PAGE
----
Spotlight On: Acetyl Tetrapeptide-5

Peptide Contraversy

There are issues that might have members of a community on opposite sides, like when your family debates whether to serve turkey or ham for dinner when your nephew comes home from college. And then there are issues that divide the dermatology community, such as whether or not peptides have value.

The Peptide Controversy

Some experts, like one of my favorites, esteemed dermatologist Dr. Leslie Baumann, M.D., say that peptides are a part of a series of substances that do absolutely nothing: “Many active ingredients that are used as “buzz words” in skin care cannot penetrate the skin, leaving them useless, for instance: Oxygen, Stem Cells, Hyaluronic acid and Peptides.” (source)

On the other hand, other dermatologists seem to think that certain peptides are the wave of the future. In fact, derms like Dr. Francesca Fusco, M.D., recommend starting a peptide cream as anti-aging in your 20′s (source). There are a number of studies that support peptide use, including palmitoyl pentapeptide-3 and palmitoyl oligopeptide. For example, double-blind study with a control group that had participants apply different things to each side of their face found that palmitoyl pentapeptide-3 effectively increase the production of collagen and of extracellular matrix proteins (International Journal of Cosmetic Science). As for palmitoyl oligopeptide, a study found that when palmitoyl oligopeptide stimulates collagen production in skin fibroblasts when used twice a day for six months (Dermatologic Therapy).  It is believed that peptides may work by signaling receptors within the skin without having to penetrate the skin themselves, though the exact mechanism of action remains to be seen.

Acetyl tetrapeptide-5 (Eyeseryl®)

Acetyl Tetrapeptide-5 - Is It Effective?

Acetyl tetrapeptide-5 is a part of this controversy. Found primarily in eye creams, acetyl tetrapeptide-5 has been shown to reduce puffiness and swelling by changing the micro-circulation in the skin in this area, making it less permeable to fluid (Clinics in Dermatology, 2009).

Marketed by Lipotec under the trade name Eyeseryl®, the company claims that regular use of 0.001% Eyeseryl can reduce the leaking of interstitial fluid into the eye by up to 50% — meaning your eyes have far less swelling and puffing (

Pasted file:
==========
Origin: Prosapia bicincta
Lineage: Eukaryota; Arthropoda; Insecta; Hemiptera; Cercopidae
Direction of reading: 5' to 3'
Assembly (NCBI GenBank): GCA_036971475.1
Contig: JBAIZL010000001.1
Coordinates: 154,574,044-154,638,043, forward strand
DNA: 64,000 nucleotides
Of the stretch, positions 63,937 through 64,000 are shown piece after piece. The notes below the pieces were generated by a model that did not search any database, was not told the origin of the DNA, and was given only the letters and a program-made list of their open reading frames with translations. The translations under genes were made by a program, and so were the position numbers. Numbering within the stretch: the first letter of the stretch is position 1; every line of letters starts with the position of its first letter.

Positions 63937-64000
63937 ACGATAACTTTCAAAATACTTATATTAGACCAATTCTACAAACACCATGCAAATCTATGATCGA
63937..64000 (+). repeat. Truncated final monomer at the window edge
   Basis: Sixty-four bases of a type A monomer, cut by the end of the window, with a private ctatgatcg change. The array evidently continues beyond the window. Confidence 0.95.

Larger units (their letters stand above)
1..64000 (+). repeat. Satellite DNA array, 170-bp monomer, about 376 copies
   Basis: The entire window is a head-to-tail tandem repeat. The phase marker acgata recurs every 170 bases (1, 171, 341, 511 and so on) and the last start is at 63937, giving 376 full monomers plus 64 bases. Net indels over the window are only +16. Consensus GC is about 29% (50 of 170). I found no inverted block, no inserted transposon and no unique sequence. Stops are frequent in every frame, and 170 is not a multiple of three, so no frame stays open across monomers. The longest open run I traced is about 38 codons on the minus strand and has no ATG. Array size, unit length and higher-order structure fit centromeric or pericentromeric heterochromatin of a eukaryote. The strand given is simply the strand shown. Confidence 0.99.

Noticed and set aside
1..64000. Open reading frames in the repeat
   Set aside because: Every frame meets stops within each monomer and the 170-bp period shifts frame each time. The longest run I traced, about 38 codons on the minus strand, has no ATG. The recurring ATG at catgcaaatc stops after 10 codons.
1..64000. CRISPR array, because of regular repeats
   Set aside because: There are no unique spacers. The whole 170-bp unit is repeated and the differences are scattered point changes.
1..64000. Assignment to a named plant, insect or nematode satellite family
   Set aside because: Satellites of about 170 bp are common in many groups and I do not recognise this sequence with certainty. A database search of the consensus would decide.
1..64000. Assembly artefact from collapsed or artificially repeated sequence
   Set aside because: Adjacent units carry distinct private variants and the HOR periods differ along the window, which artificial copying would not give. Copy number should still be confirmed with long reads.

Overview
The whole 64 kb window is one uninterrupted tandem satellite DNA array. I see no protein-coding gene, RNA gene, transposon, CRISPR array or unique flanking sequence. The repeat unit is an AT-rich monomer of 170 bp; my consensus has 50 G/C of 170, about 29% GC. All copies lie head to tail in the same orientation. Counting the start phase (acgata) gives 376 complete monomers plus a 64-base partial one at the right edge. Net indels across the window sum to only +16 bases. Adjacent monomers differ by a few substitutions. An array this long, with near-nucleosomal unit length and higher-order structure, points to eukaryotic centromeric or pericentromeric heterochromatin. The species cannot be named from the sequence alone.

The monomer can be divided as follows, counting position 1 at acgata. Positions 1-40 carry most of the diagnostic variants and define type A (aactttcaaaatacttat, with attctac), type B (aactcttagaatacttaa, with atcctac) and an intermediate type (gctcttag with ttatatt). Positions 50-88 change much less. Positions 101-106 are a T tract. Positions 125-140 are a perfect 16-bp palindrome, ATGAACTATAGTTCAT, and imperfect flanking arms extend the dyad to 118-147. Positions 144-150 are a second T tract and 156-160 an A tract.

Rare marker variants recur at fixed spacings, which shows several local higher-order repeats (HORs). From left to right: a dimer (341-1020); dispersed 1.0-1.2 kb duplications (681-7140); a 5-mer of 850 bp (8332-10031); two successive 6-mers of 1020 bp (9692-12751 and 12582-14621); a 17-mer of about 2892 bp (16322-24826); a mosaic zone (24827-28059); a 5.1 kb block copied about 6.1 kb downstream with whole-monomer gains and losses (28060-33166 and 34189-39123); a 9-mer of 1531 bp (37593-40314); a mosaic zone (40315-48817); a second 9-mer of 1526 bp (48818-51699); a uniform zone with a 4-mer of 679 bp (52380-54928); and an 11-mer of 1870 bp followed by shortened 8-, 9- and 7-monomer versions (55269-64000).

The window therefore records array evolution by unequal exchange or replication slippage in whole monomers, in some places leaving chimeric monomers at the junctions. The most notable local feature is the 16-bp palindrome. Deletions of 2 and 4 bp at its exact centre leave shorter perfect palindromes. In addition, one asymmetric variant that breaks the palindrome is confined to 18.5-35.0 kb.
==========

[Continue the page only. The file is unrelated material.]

How Acetyl tetrapeptide-5 (Eyeseryl®) Works

How this works is a bit complex.Eyeseryl® works in two ways. First, it inhibits glycation in the skin around the eyes. Glycation normally causes abnormal, disorganized cross-linking in collagen fibers. Rather than having all of your collagen fibers working together in a unified, organized fashion, glycation causes skin to be less elastic. Eyeseryl® combats this by binding to one of the proteins that is involved in glycation, preventing this protein from binding to the next substance necessary to continue glycation, and hence stopping glycation in its tracks.

The second way Eyeseryl® works is by changing the permeability of your blood vessels in the region. (Yes, this sounds scary, but it actually is no scarier than putting pressure on a wound — you are simply changing the circulation). By decreasing the permeability of blood vessels in the region, you decrease the amount of fluid that can accumulate in the region.



Though only 20 individuals used the product for 30 days, 63-70% of them reduced their undereye bags, which is a beautiful thing, and more significant than existing treatments like caffeine. The ingredient appears to have a very high safety potential.

What are the Best Products with Eyeseryl®?

YBF Product Line

Of the products I have researched with Eyeseryl, the best is Correct by Your Best Face Skin Care ($160). This cream contains a lot of other beneficial ingredients, including Matrixyl 3000, Haloxyl, and many other great peptides. It does make a marked difference in your undereye bags and fine lines/wrinkles within a short amount of time.

Bottom Line